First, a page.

Located in the Galilee region of Israel, the Jesus Trail is a foot path connecting many of the sites from Jesus’s life and ministry. The trail begins in Nazareth, Jesus’ childhood home, and ends in Capernaum where Jesus preached and practiced much of his ministry and performed many of his miracles from the Bible. Your group hike options include the entire 40 mile, 4-day trail, with a hotel or kibbutz each evening, or a “highlights” half- or full-day section of the Jesus Trail. The Jesus Trail features sweeping vistas of green hills and fertile valleys, beautiful meadows, ancient towns and modern villages, and dramatic cliffs that overlook the fabled Sea of Galilee. This trail can become both an inward and outward journey for groups on a Holy Land Tour.
Perhaps no other city in the world is chock-full of history, archeology, splendors of empires, and stories of faith and worship, as the universal city of Jerusalem. The Old City, with its cobble stone labyrinth-like streets, and ancient 40-foot high walls and fortifications, consists of a Christian quarter, Jewish quarter, Armenian quarter and a Muslim quarter.
We’ll take you on a guided four-quarters tour of the city as well as a special walk on top of the old city walls (The Rampart’s Walk) for a captivating bird’s eye view of it all. We’ll also go underground Jerusalem, through secret tunnels and cavernous passageways that have existed for thousands of years. And of course, we’ll leave plenty of time in the itinerary for exploring all the iconic sites, landmarks and museums Jerusalem has to behold. There are also hiking and walking trails in the forest of Jerusalem for groups that want to enjoy nature while visitng the holy city.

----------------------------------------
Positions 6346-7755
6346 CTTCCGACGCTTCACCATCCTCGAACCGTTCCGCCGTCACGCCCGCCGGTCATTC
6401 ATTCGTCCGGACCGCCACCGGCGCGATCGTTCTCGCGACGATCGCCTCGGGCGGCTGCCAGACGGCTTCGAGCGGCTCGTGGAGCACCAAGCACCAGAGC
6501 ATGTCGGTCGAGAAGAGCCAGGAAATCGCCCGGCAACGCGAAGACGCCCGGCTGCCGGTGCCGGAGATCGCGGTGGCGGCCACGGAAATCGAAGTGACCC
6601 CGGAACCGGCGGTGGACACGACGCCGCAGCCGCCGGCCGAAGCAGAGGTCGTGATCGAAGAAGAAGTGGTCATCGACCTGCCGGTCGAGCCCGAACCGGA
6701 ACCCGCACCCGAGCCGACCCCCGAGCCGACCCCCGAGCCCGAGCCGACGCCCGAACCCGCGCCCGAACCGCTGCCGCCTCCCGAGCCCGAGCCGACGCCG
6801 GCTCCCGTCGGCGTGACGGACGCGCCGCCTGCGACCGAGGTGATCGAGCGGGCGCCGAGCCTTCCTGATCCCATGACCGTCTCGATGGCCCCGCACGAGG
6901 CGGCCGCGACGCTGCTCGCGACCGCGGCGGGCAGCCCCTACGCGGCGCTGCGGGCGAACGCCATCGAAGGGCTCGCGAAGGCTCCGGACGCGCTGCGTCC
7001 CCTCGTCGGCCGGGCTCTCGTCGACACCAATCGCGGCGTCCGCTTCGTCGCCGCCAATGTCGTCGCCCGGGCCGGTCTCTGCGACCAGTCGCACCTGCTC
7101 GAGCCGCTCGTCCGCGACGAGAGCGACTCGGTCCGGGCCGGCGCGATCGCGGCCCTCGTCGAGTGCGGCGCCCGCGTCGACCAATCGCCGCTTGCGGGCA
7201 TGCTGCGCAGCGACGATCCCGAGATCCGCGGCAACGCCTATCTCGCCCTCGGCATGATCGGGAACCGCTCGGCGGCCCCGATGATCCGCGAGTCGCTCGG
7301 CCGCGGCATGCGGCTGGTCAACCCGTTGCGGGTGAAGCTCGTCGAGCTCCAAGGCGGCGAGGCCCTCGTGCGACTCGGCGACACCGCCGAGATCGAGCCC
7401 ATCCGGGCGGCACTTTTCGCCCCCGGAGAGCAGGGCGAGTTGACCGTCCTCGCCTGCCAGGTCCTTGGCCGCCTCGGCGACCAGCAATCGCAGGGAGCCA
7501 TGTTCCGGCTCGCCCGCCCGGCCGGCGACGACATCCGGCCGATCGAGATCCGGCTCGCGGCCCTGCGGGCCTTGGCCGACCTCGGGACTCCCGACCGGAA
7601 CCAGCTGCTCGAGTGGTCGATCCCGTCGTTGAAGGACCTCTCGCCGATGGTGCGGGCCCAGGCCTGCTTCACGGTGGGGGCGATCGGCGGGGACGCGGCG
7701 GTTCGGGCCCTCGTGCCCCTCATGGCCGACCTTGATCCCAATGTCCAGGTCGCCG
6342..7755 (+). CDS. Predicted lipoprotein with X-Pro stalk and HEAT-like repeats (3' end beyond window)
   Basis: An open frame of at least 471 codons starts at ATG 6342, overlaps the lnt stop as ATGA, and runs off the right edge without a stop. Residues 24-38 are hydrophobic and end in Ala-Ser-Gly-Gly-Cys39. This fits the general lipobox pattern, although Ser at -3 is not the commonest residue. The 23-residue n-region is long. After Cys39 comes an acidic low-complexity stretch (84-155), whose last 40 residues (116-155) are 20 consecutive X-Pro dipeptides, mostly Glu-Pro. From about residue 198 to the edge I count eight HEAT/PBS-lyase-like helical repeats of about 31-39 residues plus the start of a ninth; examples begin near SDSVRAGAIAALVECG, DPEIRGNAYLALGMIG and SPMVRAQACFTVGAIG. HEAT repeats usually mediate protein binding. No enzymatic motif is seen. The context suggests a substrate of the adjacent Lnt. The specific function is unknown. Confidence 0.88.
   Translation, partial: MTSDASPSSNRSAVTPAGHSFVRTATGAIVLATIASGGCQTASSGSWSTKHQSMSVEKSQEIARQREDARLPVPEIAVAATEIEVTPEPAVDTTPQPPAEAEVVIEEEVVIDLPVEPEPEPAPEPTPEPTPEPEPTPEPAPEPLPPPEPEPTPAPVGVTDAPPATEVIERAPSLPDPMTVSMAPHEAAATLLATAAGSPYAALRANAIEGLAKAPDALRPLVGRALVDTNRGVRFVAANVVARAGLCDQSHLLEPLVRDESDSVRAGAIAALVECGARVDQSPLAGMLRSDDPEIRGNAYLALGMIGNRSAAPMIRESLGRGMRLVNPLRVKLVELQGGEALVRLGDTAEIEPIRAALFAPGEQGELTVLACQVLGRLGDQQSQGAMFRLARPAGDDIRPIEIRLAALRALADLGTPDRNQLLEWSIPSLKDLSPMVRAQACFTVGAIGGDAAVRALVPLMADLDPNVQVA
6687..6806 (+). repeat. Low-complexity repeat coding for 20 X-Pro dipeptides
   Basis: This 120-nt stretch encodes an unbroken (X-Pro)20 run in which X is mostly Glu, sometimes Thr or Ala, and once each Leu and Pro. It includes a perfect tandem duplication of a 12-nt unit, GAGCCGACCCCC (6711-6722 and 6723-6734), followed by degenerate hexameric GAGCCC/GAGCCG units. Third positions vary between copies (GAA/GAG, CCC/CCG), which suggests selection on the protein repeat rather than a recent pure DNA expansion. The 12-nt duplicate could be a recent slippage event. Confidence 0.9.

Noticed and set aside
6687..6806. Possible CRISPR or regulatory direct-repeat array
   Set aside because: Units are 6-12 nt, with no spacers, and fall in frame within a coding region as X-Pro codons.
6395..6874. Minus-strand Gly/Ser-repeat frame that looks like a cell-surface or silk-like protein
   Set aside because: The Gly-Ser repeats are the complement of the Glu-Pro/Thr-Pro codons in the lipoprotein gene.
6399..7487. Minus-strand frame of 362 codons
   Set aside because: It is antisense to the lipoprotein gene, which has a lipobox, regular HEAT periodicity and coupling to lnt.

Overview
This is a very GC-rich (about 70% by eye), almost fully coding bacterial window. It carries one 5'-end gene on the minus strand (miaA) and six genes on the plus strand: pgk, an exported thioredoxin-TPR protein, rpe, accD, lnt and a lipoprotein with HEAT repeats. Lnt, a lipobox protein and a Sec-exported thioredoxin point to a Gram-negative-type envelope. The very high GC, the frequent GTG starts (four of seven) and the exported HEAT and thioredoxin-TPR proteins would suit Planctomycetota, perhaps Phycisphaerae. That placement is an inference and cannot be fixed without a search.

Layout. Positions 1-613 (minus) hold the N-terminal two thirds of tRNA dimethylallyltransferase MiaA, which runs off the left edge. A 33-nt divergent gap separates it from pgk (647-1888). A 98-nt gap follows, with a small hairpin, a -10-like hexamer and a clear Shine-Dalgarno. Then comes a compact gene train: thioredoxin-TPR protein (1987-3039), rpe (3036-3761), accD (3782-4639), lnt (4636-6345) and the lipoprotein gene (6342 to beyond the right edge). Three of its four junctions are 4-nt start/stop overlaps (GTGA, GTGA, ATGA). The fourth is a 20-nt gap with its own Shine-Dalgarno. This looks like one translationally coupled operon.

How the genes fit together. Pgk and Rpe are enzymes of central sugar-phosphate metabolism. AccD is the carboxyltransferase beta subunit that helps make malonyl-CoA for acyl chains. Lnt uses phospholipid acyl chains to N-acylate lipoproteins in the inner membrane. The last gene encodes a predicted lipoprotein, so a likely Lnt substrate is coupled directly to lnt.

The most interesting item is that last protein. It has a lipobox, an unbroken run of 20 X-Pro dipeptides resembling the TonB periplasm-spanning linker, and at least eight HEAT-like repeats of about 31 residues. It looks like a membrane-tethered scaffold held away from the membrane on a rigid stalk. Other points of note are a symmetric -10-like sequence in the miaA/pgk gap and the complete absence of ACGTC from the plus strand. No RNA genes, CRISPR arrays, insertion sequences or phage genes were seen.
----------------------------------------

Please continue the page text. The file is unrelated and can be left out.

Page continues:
Located in the Judean Desert of Israel near the Dead Sea stands an incredible mountaintop fortress. Once an opulent vacation palace for Herod the Great, it later became legend as the last Jewish stronghold against the Roman siege, in a heroic story with a dramatic ending.
At sunrise, as the deep red glow rises above the Jordanian mountains in the distance, and the Dead Sea begins to glisten in front of us, we’ll hike the “Snake Path,” which starts at the base of Masada, and winds its way up to the peak, where the archeological remains endure (about a 90-minute hike). Once on top, we’ll leisurely explore the ruins of Masada at our own pace and enjoy the breathtaking panoramas. Hiking Masada is considered a rite of passage for people travelling in Israel on a Holy Land Tour. (Cable car ride up and down as an alternative is also available.)
A true oasis located in the Judean Desert of Israel, it’s sometimes referred to as “a green Garden of Eden in the Wilderness.” Ein Gedi Nature Reserve features walking paths and trails that meander past a plethora of natural hot springs, mineral baths and waterfalls of all sizes. Rivers run through deep canyons surrounded by lush vegetation. There’s simply no better way to cool off and refresh after an active day hiking Israel than Ein Gedi’s mirage-like offerings. If we are lucky, we’ll be able to spot Ibexes and other animals that come to the rivers to drink.
The Dead Sea
Welcome to the lowest point on earth. The Dead Sea has been attracting visitors from around the Mediterranean basin for thousands of years and is one of the world’s first health resorts. Most visitors to the Dead Sea are surprised to find that they naturally “float” in its crystal blue waters because of the high salt content. Pack on some of the healing mineral rich black mud found along the shoreline, and reap the numerous health benefits. A day at the Dead Sea will leave your skin feeling silky fresh and revitalized, your body feeling rejuvenated and your mind feeling inspired.